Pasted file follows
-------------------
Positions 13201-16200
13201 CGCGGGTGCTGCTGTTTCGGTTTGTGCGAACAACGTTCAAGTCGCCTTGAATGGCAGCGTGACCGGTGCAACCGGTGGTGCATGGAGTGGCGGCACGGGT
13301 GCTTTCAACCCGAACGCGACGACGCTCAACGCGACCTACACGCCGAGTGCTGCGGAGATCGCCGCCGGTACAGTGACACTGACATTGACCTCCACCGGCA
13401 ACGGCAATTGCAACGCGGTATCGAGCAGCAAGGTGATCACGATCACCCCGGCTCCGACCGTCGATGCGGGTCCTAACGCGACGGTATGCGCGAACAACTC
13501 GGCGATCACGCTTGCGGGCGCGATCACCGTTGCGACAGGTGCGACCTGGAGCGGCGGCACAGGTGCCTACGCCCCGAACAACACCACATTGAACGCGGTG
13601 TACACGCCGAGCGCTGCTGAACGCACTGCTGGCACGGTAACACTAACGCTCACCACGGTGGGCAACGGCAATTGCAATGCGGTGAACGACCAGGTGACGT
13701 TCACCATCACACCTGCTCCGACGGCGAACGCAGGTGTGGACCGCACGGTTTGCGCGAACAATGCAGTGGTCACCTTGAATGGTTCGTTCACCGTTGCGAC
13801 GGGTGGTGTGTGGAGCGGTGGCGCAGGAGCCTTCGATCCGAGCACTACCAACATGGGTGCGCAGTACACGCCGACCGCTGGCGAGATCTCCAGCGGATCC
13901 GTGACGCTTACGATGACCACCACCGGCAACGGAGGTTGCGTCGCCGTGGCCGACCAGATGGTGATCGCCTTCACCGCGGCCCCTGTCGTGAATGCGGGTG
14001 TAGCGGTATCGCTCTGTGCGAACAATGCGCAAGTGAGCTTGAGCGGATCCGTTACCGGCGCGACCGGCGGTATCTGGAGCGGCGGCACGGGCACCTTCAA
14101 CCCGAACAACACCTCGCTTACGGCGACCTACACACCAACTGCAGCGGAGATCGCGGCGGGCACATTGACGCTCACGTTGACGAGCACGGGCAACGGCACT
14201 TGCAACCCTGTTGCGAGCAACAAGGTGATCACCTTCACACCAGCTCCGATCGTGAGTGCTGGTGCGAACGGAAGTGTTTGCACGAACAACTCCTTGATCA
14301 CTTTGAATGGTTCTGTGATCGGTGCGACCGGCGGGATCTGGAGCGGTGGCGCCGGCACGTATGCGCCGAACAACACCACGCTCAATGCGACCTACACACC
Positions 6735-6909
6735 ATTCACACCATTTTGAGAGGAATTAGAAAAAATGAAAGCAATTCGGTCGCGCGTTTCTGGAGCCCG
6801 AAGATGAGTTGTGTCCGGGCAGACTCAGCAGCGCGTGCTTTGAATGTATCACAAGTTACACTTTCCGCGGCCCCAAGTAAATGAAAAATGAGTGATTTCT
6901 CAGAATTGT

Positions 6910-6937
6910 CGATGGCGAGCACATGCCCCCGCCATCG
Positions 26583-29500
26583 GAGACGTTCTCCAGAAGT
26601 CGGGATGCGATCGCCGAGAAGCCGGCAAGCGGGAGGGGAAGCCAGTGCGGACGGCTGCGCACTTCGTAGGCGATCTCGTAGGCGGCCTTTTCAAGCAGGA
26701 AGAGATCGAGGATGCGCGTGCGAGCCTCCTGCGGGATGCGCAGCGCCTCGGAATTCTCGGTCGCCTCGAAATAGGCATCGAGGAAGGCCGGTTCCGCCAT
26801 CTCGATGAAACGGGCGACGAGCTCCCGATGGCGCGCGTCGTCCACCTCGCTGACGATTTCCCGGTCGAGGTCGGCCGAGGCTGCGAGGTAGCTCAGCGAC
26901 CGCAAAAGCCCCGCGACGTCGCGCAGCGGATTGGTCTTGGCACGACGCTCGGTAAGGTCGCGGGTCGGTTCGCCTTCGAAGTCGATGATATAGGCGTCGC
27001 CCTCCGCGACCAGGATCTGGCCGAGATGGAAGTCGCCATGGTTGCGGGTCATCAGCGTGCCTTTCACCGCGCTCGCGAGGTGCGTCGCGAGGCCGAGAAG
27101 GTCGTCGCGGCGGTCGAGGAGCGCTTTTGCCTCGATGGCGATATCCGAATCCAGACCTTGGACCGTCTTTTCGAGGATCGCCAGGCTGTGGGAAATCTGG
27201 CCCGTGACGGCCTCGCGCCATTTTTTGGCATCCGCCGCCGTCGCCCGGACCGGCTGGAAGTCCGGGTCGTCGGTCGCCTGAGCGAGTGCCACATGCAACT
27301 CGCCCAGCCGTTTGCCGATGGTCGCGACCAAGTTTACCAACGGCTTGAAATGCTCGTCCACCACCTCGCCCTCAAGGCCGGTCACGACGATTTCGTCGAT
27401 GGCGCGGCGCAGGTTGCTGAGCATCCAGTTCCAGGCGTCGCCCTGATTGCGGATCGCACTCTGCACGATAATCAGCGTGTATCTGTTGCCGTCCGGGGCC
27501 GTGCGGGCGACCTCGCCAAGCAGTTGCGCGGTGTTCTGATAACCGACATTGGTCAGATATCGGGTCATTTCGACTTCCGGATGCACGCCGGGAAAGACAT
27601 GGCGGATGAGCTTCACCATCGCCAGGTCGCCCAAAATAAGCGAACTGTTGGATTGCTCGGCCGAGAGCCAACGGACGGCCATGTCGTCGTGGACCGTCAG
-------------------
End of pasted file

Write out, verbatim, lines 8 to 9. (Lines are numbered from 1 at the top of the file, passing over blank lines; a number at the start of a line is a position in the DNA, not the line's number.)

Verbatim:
13801 GGGTGGTGTGTGGAGCGGTGGCGCAGGAGCCTTCGATCCGAGCACTACCAACATGGGTGCGCAGTACACGCCGACCGCTGGCGAGATCTCCAGCGGATCC
13901 GTGACGCTTACGATGACCACCACCGGCAACGGAGGTTGCGTCGCCGTGGCCGACCAGATGGTGATCGCCTTCACCGCGGCCCCTGTCGTGAATGCGGGTG